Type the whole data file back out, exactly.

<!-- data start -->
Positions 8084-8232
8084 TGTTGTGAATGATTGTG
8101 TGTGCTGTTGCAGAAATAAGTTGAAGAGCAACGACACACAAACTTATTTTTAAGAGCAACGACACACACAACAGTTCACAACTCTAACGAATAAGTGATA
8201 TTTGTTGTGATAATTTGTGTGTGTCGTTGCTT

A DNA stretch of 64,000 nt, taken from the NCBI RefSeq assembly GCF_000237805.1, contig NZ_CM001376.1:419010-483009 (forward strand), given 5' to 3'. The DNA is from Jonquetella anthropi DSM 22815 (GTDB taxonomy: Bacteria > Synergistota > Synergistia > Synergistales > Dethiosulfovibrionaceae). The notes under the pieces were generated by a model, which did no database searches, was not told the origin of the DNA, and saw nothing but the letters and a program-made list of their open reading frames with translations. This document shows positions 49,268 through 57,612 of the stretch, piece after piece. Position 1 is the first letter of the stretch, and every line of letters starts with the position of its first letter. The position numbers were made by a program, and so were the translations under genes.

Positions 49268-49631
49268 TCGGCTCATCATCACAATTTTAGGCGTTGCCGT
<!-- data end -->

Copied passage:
Positions 8084-8232
8084 TGTTGTGAATGATTGTG
8101 TGTGCTGTTGCAGAAATAAGTTGAAGAGCAACGACACACAAACTTATTTTTAAGAGCAACGACACACACAACAGTTCACAACTCTAACGAATAAGTGATA
8201 TTTGTTGTGATAATTTGTGTGTGTCGTTGCTT

A DNA stretch of 64,000 nt, taken from the NCBI RefSeq assembly GCF_000237805.1, contig NZ_CM001376.1:419010-483009 (forward strand), given 5' to 3'. The DNA is from Jonquetella anthropi DSM 22815 (GTDB taxonomy: Bacteria > Synergistota > Synergistia > Synergistales > Dethiosulfovibrionaceae). The notes under the pieces were generated by a model, which did no database searches, was not told the origin of the DNA, and saw nothing but the letters and a program-made list of their open reading frames with translations. This document shows positions 49,268 through 57,612 of the stretch, piece after piece. Position 1 is the first letter of the stretch, and every line of letters starts with the position of its first letter. The position numbers were made by a program, and so were the translations under genes.

Positions 49268-49631
49268 TCGGCTCATCATCACAATTTTAGGCGTTGCCGT